Arts Education in Iran
Harry Broudy (1979) posed this serious and thought-provoking question to policymakers throughout the world about 25 years ago. In the light of the inadequate attention paid to the arts in education systems, the question has preserved its validity to the current day, even though Broudy, along with many other education specialists, have provided rather persuasive answers to it. Their answers, although resting on different grounds, all point to the fact that art education should be part and parcel of any defensible basic education scheme, or the fourth R.
Elliot Eisner, for example, has taken up a position along these lines rooted in a different definition or conception of literacy (1983, 1998). He contends that the term ‘literacy’ should no longer be limited to reading, writing and arithmetic. A broader and a more comprehensive account of literacy should encompass all the symbolic systems and languages that have been created to perform a unique epistemic function (Eisner, 1998, p. 11). He further insists that these different languages have been created out of absolute necessity, since redundancy and repetition would have resulted in a less pluralistic situation than we are witnessing today (Eisner, 1983, p. 50). The ability to decode and encode meaning within each of the extant symbolic systems, therefore, is an essential power and skill that a fully literate (in contrast to ‘semiliterate’) individual should possess. The arts, representing the prime example of non-conventional symbolic systems, can effectively complement the range of languages or cultural tools available to the next generations for the purpose of communication and mutual understanding.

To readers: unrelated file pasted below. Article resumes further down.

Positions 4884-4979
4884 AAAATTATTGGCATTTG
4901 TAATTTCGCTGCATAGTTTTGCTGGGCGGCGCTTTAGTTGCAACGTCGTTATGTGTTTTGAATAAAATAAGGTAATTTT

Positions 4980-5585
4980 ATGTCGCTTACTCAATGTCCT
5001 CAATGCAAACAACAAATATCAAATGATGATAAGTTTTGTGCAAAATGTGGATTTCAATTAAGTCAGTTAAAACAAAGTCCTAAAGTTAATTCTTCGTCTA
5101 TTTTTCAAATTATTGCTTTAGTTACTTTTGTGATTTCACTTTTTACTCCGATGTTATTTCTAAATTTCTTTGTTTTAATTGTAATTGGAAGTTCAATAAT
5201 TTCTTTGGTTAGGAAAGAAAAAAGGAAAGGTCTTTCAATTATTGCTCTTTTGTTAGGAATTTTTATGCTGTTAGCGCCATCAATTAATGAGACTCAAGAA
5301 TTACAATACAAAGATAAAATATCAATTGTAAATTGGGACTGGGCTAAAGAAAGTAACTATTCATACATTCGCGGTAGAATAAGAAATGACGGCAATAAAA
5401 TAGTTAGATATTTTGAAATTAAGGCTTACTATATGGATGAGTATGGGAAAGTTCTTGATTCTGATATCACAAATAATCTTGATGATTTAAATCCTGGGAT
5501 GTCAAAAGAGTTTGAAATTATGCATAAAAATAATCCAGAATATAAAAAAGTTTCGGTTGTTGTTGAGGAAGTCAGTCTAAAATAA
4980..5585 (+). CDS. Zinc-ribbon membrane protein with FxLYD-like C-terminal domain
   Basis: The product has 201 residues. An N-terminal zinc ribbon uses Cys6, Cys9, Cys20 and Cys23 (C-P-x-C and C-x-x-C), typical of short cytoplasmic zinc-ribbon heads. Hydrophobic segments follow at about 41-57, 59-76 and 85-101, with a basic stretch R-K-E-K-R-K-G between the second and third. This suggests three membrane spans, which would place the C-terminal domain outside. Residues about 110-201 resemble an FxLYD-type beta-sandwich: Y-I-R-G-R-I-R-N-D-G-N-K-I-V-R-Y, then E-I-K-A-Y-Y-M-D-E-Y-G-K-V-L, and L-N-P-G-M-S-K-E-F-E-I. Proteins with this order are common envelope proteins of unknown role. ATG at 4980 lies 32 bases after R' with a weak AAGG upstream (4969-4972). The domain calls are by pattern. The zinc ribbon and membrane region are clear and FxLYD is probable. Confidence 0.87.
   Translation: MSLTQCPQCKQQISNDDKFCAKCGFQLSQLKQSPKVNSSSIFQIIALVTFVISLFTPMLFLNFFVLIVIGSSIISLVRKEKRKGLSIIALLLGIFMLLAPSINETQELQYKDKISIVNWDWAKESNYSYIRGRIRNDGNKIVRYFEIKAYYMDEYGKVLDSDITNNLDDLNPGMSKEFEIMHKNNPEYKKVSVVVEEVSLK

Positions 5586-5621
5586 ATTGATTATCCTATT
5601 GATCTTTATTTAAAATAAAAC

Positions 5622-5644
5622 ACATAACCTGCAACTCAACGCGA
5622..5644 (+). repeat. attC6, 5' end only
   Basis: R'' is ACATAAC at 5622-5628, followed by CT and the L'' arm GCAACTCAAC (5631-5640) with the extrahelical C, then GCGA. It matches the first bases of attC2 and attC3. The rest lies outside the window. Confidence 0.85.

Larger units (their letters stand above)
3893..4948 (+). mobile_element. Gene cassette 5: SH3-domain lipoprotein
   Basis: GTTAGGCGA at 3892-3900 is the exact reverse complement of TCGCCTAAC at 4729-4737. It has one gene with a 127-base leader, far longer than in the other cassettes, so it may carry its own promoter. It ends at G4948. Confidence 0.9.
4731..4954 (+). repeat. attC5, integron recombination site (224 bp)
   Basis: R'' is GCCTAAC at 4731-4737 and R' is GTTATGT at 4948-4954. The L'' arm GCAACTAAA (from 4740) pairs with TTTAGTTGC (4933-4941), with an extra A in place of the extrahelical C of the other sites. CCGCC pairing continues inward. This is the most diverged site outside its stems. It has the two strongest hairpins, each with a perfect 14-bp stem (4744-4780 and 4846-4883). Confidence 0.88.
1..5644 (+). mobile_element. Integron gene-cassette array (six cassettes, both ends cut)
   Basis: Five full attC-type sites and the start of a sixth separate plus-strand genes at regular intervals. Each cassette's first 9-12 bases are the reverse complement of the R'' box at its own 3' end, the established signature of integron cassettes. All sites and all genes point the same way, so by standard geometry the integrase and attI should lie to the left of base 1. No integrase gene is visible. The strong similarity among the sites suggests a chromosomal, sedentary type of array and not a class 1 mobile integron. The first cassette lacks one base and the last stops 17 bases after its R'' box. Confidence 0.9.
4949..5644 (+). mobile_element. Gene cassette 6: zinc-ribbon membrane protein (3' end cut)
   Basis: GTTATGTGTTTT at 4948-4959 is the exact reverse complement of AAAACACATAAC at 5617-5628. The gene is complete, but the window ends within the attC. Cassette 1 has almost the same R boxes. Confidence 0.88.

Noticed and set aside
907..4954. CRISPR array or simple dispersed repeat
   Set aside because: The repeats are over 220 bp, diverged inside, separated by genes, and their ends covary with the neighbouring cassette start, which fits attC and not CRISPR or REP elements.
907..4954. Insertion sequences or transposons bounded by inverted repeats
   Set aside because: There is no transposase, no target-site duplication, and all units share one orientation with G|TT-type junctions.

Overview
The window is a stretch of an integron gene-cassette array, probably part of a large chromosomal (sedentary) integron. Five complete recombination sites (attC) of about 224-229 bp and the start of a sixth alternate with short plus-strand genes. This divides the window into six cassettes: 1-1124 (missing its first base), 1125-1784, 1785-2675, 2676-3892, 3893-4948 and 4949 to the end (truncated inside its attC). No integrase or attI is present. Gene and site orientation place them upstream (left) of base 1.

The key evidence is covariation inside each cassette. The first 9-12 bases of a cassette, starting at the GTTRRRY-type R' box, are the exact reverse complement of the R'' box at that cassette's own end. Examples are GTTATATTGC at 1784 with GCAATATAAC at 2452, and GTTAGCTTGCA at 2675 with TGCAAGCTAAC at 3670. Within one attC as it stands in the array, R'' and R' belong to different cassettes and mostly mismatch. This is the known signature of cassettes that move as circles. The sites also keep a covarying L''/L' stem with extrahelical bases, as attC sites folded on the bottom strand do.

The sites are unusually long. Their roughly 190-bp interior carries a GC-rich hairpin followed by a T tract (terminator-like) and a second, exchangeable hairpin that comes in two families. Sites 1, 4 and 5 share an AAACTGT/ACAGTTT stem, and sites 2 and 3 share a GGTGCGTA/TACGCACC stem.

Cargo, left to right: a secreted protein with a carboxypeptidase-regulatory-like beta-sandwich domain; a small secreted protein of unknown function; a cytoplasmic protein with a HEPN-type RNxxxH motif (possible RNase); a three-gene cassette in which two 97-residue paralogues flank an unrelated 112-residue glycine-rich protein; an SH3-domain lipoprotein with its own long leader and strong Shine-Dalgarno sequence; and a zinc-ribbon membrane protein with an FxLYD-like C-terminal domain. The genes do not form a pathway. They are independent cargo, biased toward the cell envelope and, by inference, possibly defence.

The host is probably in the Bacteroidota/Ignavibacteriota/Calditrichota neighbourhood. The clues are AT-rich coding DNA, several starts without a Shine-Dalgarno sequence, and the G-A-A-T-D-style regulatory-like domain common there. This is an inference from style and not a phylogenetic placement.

KeywordsEducation System Elementary Level Symbolic System Aesthetic Experience Educational Leadership
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